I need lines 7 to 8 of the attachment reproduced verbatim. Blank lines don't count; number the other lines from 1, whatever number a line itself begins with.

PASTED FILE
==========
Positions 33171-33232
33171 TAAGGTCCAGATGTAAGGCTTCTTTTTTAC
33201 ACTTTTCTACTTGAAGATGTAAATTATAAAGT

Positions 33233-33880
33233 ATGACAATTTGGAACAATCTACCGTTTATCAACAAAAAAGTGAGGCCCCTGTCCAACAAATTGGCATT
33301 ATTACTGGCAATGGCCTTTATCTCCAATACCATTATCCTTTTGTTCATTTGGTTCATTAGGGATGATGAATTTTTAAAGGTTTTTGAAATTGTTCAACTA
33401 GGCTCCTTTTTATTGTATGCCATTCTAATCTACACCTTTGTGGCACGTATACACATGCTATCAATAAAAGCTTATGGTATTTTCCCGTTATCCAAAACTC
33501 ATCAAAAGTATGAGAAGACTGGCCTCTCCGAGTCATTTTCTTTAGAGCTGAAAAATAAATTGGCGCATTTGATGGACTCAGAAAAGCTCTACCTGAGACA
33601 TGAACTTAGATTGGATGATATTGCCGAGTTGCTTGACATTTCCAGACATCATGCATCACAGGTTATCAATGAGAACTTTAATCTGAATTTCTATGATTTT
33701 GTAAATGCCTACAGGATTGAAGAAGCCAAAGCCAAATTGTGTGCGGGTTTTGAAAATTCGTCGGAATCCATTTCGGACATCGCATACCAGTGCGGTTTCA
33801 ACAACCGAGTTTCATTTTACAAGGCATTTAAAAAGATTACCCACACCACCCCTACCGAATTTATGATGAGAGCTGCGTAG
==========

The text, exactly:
33401 GGCTCCTTTTTATTGTATGCCATTCTAATCTACACCTTTGTGGCACGTATACACATGCTATCAATAAAAGCTTATGGTATTTTCCCGTTATCCAAAACTC
33501 ATCAAAAGTATGAGAAGACTGGCCTCTCCGAGTCATTTTCTTTAGAGCTGAAAAATAAATTGGCGCATTTGATGGACTCAGAAAAGCTCTACCTGAGACA